Many teachers find that their students inspire them, and those working on educating tomorrow’s nurses are no different. As you teach your students, you will have the chance to meet with incredible individuals who inspire you with their passions and dreams. You will also get to form relationships with them that allow you to see how they perform in their careers, which can continue to inspire you as you see what they can achieve thanks to the education you helped them attain.

As you interact with these incredible students, you might uncover new areas of nursing that you want to learn more about, become encouraged to make changes in your own career, and otherwise continue to further the advancement of the field.

Act as a Leader in Your Field

Teachers are leaders across every field. They help those interested in the profession learn the core knowledge of the sector and help them prepare to enter the working world. As an educator, you’ll not only help aspiring nurses acquire essential skills and gain experience,  but these students also gain experience while working under your guidance. They then graduate from your program prepared to serve as nurses.

As the teacher, you have the chance to lead these students, act as an example, and mentor them. You can help them understand the dilemmas they may face as nurses and how to ethically resolve them. You will provide them with a framework for decision-making and critical thinking. The nursing teacher’s role revolves around providing these future nurses with guidance they can follow into their new field.

Life-long Learner

The field of nursing continues to grow and change as people learn more about the medical field in general and the nursing field specifically. Best practices, therefore, will continue to evolve and adapt. New research related to nursing will continue to emerge.  Plus, there will always be new ways for nurse educators to improve nurses working as a team or how nurses can better work with all of healthcare as a whole.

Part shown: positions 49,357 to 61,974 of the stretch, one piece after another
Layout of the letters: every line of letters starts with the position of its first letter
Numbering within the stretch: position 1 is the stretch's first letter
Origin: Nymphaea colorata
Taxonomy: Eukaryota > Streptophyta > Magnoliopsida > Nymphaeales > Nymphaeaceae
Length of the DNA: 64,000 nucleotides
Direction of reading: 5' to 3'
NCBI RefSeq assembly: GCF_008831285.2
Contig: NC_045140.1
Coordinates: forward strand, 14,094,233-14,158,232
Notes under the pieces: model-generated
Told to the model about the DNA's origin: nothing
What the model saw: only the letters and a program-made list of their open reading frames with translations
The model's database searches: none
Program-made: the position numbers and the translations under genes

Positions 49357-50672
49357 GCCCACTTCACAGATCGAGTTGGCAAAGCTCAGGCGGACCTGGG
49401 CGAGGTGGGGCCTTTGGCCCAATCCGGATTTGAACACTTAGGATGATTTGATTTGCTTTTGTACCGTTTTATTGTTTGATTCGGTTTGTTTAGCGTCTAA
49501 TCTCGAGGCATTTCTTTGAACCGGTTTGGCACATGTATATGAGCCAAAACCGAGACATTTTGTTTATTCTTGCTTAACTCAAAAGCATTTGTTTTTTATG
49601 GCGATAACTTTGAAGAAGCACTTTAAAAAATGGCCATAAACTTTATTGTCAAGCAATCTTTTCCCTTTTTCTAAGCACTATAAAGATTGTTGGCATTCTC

As a teacher, you will have the chance to be a life-long learner. You will stay on top of the latest research and suggestions and incorporate them into your classroom as you see fit. You will stay abreast of the latest in the nursing field, keeping the field interesting and engaging for years to come.

Shape the Future of Nursing

The students who pass through your classroom today will proceed to graduation and become the nurses of tomorrow. At American Sentinel College of Nursing and Health Science at Post University, we know that the bright young minds sitting in our nursing classes will one day take the reins of the field and continue to amaze us. Therefore, the foundational knowledge we bestow upon them, our interactions with them, and the quality education we pass along will similarly impact the future of nursing.

For people who love the field and want to find ways to continually improve patient care and outcomes, having the chance to inspire students, shape how they enter the field and mold the future of nurses can be an immeasurable advantage of the role of educator.

Ready to Step into the Classroom?

If nursing education sounds like it might be a desirable field for you, then come and investigate our MSN Nursing Education specialization. You can select a concentration that focuses on preparing you to teach future nurses and engage with them in the classroom. You will see how you can translate the information and skills you learn through your own studies and your experience in the field into lessons that you can communicate to the incoming generation of nurses. For nurse educators who wish to advance their training, check out our DNP Educational Leadership specialization.

Do not waste another day. Your future as a nurse educator awaits you. Come and see what this degree can do for you and your dreams.


Thank you for reading! The views and information provided in this post do not reflect Post University programs and/or outcomes directly. If you are interested in learning more about our programs, you can find a complete list of our programs on our website or reach out directly! 

Please note jobs, career outcomes, and/or salaries highlighted in this blog do not reflect jobs, career outcomes, and/or salaries expected from any Post program. To learn more about Post’s program and their outcomes, please fill out a form to speak with an admissions representative.